Growing up in a big house that sat on a big lot came with a lot of perks. One of them being that our personal space to run around was enormous. We had close to 1/2 acre of lawn, trees and an area we called "The Jungle".
The Jungle was a grove of trees at the very back (south end) of the lot that were so thickly spaced that the only thing that grew beneath them were weeds such as poison ivy, itch-weed and sporadic saplings that made an attempt to shoot up to any remaining space in the canopy to begin their own journey as a young tree. The rest of the floor of the Jungle was dirt and exposed roots and fallen dead branches.
It was dark and cool in the Jungle. Often, in the hottest of summer days it would become unbearably hot and humid in the midst of all the shade as any breeze drifting across the flat South Dakota prairie would pass around this huddled mass of vegetation. Some days it was the perfect place to hide out and play... on those hot days, though, it was the last place you'd want to be.
It was the perfect area for building forts and digging holes. From my youngest days I remember going down into the Jungle to try to help Chris and Tom Schreurs piece together a make-shift hut out of left over lumber from something that Dad had torn down. There were times that even the adults helped pitched in and would supply us with pieces for a nice place to build. Tom's dad ran Splitrock Telecom and he gave Tom and Chris a large wooden spool (about 6' diameter) and Chris and Tom put the circle sides to use as the floor and the roof to a cylindrical fort/building. 2 x 4's were placed as supports and the whole thing was wrapped in 70's wooden paneling. A salvaged door was installed and the entire thing was painted a brick red. It was an awesome creation. I think we even hung a leftover phone from the telecom in the room.... not hooked up to anything, but I'm sure Chris and Tom and hopes of hooking that up to some phone line that ran near the property somehow. Over time, the fort gave way to the elements and decay. Other younger kids found their way onto the back of our property without detection and would vandalize it and at some point, we knocked it down to see what pieces we could salvage from it for another newer fort.
Later, and I still don't know the details of this build, but a tower was constructed. I suspect Chris and Tom again, but I'm not certain.Basically, this time it involved 5 telephone poles placed into holes in the ground in a clearing in the middle of the Jungle. Four of them in a perfect square about 5' x 5'. The fifth just a couple feet over from one of the squarely place poles. At the top of the four, a square platform or deck was built and then the fifth pole was used as the right side of a ladder using one of the corners of the tower four. They were not the TALLEST poles available, but they were tall nonetheless. I would estimate that the deck was about 15 feet off the ground... not the safest idea in the world for a bunch of kids. A quick climb would put you right up into the sun in the midst of the canopy of the trees growing around the tower.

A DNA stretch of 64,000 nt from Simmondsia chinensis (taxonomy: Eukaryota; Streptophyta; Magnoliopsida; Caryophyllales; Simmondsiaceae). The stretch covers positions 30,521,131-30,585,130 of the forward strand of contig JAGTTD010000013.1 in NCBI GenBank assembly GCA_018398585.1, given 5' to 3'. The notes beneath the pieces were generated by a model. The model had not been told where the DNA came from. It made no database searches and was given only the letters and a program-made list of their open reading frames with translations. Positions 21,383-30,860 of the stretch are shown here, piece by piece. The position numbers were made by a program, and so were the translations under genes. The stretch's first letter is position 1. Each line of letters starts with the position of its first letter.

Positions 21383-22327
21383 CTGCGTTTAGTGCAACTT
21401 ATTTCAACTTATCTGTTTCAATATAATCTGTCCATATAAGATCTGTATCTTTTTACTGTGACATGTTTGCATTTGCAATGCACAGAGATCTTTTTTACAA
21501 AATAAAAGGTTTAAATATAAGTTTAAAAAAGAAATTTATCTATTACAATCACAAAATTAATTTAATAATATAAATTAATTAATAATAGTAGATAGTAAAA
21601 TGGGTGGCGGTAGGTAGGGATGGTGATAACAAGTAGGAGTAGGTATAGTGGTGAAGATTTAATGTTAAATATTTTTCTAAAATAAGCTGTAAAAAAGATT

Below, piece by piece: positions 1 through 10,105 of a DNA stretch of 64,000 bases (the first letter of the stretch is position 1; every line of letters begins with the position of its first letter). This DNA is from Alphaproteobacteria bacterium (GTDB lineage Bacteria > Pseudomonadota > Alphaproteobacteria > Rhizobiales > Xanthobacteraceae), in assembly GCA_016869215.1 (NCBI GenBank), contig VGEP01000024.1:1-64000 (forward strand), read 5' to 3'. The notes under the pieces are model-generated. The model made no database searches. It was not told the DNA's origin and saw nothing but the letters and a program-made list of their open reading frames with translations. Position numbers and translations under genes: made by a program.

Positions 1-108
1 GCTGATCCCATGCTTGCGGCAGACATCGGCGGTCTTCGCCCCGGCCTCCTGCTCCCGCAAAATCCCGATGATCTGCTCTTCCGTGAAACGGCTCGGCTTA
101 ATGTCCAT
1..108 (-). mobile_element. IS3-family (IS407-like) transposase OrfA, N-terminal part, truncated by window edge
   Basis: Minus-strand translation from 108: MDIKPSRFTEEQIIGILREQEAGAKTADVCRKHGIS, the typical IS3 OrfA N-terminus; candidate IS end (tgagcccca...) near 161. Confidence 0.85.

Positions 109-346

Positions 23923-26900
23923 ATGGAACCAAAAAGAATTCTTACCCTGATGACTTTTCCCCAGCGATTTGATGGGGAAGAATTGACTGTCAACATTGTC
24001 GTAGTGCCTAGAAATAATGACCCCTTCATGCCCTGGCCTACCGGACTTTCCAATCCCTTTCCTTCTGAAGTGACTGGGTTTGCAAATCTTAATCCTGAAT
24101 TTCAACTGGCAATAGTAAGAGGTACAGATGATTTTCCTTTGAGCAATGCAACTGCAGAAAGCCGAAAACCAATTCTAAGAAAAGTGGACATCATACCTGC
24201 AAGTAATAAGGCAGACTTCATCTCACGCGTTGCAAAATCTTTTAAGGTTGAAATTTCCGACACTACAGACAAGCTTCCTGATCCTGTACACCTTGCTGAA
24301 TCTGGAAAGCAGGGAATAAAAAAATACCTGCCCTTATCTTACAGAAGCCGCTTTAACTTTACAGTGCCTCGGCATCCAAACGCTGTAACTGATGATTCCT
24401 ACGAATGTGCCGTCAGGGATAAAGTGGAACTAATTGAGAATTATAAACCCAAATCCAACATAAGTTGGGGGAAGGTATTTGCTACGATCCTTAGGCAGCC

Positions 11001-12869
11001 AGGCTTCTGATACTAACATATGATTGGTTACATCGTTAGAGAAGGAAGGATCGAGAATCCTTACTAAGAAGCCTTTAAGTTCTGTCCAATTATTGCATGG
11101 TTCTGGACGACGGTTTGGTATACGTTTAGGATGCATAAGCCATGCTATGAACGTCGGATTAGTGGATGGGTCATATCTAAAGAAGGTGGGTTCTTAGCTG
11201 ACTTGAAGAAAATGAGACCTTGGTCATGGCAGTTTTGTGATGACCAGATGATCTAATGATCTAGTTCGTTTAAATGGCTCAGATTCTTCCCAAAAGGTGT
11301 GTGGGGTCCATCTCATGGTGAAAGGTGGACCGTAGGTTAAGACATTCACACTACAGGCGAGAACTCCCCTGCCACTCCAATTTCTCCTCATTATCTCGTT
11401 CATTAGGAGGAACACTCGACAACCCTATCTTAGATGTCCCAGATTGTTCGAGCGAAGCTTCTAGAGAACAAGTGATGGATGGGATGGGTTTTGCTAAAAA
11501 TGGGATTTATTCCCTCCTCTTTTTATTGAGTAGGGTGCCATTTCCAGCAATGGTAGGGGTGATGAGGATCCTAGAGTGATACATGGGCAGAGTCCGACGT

I don't remember that tower ever coming down, so I'm curious now how long it lasted. I feel like it was still up there in 1991 when I moved out. I'll have to do some research and find out from the people that moved in there and that live there now.
Besides those few forts, we'd also dig tunnels and put together contraptions in the Jungle. We'd attempt to dig holes to China. I think we made it 6 feet deep once. I remember we needed a ladder to get in and out of the hole. It was at about 4 feet that we realized that the removal of dirt became exponentially more difficult. We had grand visions of how big the hole could get and the things we could do with an underground cave built as a sort-of bomb shelter or hangout for us kids. We even speculated on how to get power down to the hole through a ventilation shaft that would also supply fresh breathing air as we knew that the candles we had planned to use were only going to burn up the oxygen. I mean, we weren't COMPLETE idiots.
Many tools were left laying in the midst of the weeds. Hammers, shovels, screwdrivers, nails, screws, all left for the archeologists to discover and try to interpret what was going on in this little chunk of space. 'Clearly this was a working area as we found tools of all sorts and countless metal objects. There was multiple burn pits, so we think this was an area of lodging AND working. We think it may have been a military trading fort as there was various buildings and a tower that could have been used for line of sight or for defense.' We certainly did our best to confuse them.
We would sleep out down there from time to time. Matthew, Jeff Hove, Arvid Machino and myself. We'd set up a tent, get a fire going and be real outdoorsmen. Often we'd run around until the wee hours of the morning... scouting out the entire town as it slept. Doing our best to avoid being spotted by the policeman on duty. Which now makes me think about who the policemen were that served our fine town. Jim Martens, Patty Ferguson, ______ Koens, Steve Kirten, maybe others could comment and fill in my missing blanks. Those are the few that I can remember.